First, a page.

Justice has widely been said to be the moral value which singularly characterizes Judaism both conceptually and historically. Historically, the Jewish search for justice begins with biblical statements like "Justice (Heb. ẓedek), justice shall ye pursue" (Deut. 16:20). On the conceptual side, justice holds a central place in the Jewish world view, and many other basic Jewish concepts revolve around the notion of justice. God's primary attribute of action (see Attributes of god ) is justice (Heb. mishpat; Gen. 18:25; Ps. 9:5). His commandments to men, and especially to Israel, are essentially for the purpose of the establishment of justice in the world (see Ps. 119:137–44). Men fulfill this purpose by acting in accordance with God's laws and in other ways imitating the divine quality of justice (Deut. 13:5; Sot. 14a; Maimonides, Guide, 1:54, 3:54). This process of establishing justice in the world is to be completed in the messianic reign of universal justice (see isa . 11:5ff.; Deut. R. 5:7). All history, therefore, like the Torah itself, which is its paradigm, begins and ends with justice (Ex. R. 30:19). The two main biblical terms for justice are ẓedek and ẓedakah. They refer to both divine and human justice, as well as to "the works of justice" (Ex. 9:27; Prov. 10:25; Ps. 18:21–25). This justice is essentially synonymous with holiness (Isa. 5:16). In the Bible, furthermore, "justice" is so consistently paired with "mercy" or "grace" (ḥesed; Isa. 45:19; Ps. 103:17ff.), that by talmudic and later times the term ẓedakah has come to mean almost exclusively "charity" or "works of love" (BB 10b), and the notion of "justice" is rendered by the terms "truth" (emet), "trust" (emunah), and "integrity" (yosher). Throughout the literature, finally, other values, particularly peace and redemption, are consistently associated with justice, as its components or products (Hos. 12:7; Ps. 15:1; Ta'an. 6:2). Ultimately, therefore, virtually the entire spectrum of ethical values is comprised in the notion of justice. Jewish justice is different from the classic philosophic (Greek-Western) view of this concept. In the latter, justice is generally considered under the headings of "distributive" and "retributive." These are, of course, also comprised in ẓedakah, but while "distributive" and "retributive" justice are essentially procedural principles (i.e., how to do things), Jewish justice is essentially substantive (i.e., what human life should be like). Substantive justice depends on an ultimate (i.e., messianic) value commitment. This is also made clear by modern thinkers, such as hermann cohen , who regards the just society as the ideal society of universal human dignity and freedom (Ethik des reinen Willens (1904), ch. 15; Religion der Vernunft aus den Quellen des Judentums (1929), ch. 19), and Ch. Perelman, who in his analysis of justice writes: "…in the end one will always come up against a certain irreducible vision of the world expressing nonrational (though justifiable) values and aspirations" (Perelman, Justice (1967), 54). Although Perelman does not claim to be discussing a particularly Jewish concept of justice, he is aware of the Jewishness of this ethos (cf. W. Kaufmann, in: Review of Metaphysics, 23 (1969), 211, 224ff., 236). The substantive view of justice is concerned with the full enhancement of human and, above all, social life. Thus it suffuses all human relations and social institutions – the state (the commonplace dichotomy between individual and collective responsibility, often illustrated by the contrast between Ex. 20:5 and Ezek. 18, is transcended in the recognition of the dialectical interrelationship between the two, illustrated in Deut. 24:16 alongside Lev. 19:16 (see also sanh . 73a), and in the contemporary involvement of the individual citizen in the collective actions of his nation), lawcourts (e.g., II Chron. 19:6; Maim. Yad, Sanhedrin, 23:8–10), economics (Lev. 19:36), and private affairs – and, indeed, the single positive ordinance encumbent also on all non-Jews is the establishment of judiciaries (Sanh. 56a). Justice is not contrasted with love, but rather correlated with it. In rabbinic literature, Jewish philosophy, and Kabbalah, God is described as acting out of the two "attributes of lawfulness and compassion" (PR 5:11, 40:2; Maimonides, Guide 3:53). The critical problem pertaining to justice is that of theodicy: if God is just and rules the world, how can the successes of evil be explained? The problem of theodicy, a recurrent theme in literature, is raised by the Psalmist and is the theme of Job. It is the subject of E. Wiesel 's story, written in the wake of the Holocaust, in which three rabbis subpoena God to a trial and find Him guilty. In the history of Jewish thought many solutions to the problem have been suggested, among them the essentially neoplatonic notion that evil is privation, i.e., that it is not something positive in itself but merely the absence of good   (Guide 3:18–25); the view that evil and suffering constitute trials of the just, or, in rabbinic literature, "afflictions of love," i.e., that God tests the righteous by causing them to suffer in this world; and the doctrine of reward and punishment in olam ha-ba (Sanh. 90b–92a; Albo, Sefer ha-Ikkarim, 1:15). The rabbis regard Moses as the ideal of strict unbending justice, in contrast to Aaron, who is the prototype of the ideal of peace, and they interpret the incident of the Golden Calf as exemplifying the problem arising from the clash of these two ideals (cf. Sanh. 6a–7b and parallels). In the same context they suggest that compromise in legal cases may constitute a denial of justice (ibid.). A reply to, though not a resolution of, the problem of theodicy in our time may be attempted in two directions. (a) to protest against injustice in the tradition of Job, Ḥoni ha-Me'aggel , and the ḥasidic leader Levi Isaac of Berdichev, which is possible only before a responsible authority, i.e., a just God; to regard justice as a normative, rather than a descriptive, concept, as does Cohen, who writes that "justice maintains the tension between reality and the eternal ideal" (Religion der Vernunft, p. 569). According to this view, justice can be striven for and looked for only in the future – whether the future of mankind as a whole (the days of the Messiah) or of the individual – i.e., in God, whose justice in judgment is affirmed in the blessing recited in the hour of death, "blessed be the just judge." Man is obliged to imitate God by acting on the principle of compassionate equity (Micah 6:8; Mak. 24b; BM 30b, 83a), and – at the final consummation of history – justice and mercy become identical. -ADD. BIBLIOGRAPHY: L.E. Goodman, On Justice: An Essay in Jewish Philosophy (1991). (Steven S. Schwarzschild)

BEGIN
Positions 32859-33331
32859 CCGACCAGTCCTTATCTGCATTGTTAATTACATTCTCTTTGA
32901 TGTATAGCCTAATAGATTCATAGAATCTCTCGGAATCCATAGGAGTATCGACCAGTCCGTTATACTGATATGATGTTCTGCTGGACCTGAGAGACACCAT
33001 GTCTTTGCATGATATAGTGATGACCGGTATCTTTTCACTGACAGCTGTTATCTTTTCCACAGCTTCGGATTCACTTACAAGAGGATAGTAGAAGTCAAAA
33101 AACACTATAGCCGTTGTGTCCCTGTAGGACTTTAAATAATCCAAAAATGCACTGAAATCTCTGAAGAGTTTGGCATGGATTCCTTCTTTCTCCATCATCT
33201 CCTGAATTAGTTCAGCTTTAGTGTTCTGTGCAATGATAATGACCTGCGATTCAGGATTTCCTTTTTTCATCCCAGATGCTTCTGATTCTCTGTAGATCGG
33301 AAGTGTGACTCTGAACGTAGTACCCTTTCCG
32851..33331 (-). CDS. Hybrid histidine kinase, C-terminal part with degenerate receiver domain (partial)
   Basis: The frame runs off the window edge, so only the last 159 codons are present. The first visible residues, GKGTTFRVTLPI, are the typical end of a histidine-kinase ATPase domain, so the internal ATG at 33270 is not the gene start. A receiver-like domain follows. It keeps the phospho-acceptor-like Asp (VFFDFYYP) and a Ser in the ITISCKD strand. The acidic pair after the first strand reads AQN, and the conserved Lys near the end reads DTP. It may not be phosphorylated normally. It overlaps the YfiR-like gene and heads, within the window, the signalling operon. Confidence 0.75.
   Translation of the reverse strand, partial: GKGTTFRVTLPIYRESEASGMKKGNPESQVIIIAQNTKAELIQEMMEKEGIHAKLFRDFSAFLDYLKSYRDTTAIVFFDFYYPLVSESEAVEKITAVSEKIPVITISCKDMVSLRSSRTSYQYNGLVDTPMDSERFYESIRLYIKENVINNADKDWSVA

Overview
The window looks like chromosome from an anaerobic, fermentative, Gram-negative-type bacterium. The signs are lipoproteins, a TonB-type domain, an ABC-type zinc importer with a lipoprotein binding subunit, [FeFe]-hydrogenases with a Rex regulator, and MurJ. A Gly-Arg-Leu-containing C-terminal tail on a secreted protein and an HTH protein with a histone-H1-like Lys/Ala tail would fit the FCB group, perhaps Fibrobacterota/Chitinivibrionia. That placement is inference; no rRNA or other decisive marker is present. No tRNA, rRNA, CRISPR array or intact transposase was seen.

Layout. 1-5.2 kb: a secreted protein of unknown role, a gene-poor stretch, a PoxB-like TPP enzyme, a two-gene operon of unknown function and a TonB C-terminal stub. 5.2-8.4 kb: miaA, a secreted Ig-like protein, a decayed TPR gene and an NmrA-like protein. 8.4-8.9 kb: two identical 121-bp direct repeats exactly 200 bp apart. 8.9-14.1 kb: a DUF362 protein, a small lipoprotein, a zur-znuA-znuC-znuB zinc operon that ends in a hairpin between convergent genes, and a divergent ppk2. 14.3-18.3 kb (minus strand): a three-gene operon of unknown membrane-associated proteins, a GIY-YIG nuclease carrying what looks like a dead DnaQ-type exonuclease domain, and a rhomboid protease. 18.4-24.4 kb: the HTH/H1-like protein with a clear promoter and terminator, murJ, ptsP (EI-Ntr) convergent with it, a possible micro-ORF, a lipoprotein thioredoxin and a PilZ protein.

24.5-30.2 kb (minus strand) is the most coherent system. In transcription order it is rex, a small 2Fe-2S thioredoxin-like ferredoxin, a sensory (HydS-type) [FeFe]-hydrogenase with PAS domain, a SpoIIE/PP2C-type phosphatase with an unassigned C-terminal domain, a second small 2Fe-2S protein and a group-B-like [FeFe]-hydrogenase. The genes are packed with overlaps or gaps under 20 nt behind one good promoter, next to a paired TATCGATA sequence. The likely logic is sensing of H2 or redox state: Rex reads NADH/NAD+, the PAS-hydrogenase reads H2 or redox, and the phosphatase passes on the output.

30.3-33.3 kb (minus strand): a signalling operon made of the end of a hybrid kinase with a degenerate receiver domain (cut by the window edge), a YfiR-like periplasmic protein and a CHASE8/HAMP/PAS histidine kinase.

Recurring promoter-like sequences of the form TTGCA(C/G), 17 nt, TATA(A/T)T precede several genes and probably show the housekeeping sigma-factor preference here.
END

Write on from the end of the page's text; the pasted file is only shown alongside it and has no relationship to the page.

Encyclopedia Judaica. 1971.